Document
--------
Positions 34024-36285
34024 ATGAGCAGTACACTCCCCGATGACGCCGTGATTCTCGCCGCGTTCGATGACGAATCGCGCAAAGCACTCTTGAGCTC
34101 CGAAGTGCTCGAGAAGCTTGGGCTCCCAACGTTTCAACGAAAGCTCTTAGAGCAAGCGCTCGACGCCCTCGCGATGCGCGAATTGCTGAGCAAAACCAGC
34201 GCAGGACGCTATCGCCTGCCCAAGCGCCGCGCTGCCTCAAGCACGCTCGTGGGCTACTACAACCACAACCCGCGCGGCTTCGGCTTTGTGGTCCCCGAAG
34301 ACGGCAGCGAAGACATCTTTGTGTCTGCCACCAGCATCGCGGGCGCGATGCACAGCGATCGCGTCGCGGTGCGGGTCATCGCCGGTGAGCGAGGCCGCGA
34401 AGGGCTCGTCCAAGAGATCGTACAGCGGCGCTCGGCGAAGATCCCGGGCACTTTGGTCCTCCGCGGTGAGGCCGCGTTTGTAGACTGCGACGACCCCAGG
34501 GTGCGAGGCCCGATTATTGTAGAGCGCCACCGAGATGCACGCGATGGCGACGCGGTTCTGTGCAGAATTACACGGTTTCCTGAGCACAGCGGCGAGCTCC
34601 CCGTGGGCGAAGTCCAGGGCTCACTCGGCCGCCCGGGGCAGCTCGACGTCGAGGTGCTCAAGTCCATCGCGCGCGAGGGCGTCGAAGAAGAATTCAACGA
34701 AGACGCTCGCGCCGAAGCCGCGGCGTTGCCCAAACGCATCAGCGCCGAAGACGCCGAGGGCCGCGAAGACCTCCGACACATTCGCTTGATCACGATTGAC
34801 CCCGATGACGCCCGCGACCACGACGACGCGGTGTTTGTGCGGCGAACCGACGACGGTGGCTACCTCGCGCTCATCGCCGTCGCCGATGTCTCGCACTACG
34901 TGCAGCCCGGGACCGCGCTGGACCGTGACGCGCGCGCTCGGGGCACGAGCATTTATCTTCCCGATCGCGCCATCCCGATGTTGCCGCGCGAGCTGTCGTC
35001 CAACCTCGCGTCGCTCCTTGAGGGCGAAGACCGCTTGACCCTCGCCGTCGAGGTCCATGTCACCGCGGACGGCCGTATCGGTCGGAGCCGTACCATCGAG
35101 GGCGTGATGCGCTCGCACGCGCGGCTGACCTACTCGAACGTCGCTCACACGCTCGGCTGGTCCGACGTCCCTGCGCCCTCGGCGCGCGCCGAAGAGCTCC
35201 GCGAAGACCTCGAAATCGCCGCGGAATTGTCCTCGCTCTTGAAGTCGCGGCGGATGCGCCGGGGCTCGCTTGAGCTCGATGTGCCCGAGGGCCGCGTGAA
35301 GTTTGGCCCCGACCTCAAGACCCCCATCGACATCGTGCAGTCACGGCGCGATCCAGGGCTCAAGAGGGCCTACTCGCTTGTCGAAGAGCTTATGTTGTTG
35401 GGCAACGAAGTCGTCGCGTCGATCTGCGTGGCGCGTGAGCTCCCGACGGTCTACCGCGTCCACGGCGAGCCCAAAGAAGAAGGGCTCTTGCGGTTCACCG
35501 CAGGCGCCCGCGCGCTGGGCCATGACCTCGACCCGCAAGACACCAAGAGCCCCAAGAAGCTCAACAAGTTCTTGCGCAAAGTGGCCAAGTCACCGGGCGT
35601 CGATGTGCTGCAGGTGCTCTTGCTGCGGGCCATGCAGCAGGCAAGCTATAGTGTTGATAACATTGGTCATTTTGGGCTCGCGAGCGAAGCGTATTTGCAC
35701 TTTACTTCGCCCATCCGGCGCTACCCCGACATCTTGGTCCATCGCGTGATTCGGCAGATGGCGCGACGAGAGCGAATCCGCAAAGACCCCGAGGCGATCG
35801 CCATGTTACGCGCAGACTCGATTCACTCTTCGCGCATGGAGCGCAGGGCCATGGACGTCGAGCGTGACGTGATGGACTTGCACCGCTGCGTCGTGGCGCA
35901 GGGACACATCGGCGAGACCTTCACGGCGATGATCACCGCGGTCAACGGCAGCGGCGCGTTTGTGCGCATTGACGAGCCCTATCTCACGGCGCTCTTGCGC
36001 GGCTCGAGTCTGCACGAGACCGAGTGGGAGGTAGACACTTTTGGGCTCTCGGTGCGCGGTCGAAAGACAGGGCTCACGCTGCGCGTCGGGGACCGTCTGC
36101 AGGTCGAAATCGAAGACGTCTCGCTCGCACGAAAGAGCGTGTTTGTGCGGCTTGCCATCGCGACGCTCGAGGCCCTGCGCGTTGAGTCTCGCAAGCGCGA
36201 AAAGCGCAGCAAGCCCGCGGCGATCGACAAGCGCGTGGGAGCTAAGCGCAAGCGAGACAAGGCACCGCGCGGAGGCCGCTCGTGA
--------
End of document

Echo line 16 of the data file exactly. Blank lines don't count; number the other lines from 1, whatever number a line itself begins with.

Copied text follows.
35401 GGCAACGAAGTCGTCGCGTCGATCTGCGTGGCGCGTGAGCTCCCGACGGTCTACCGCGTCCACGGCGAGCCCAAAGAAGAAGGGCTCTTGCGGTTCACCG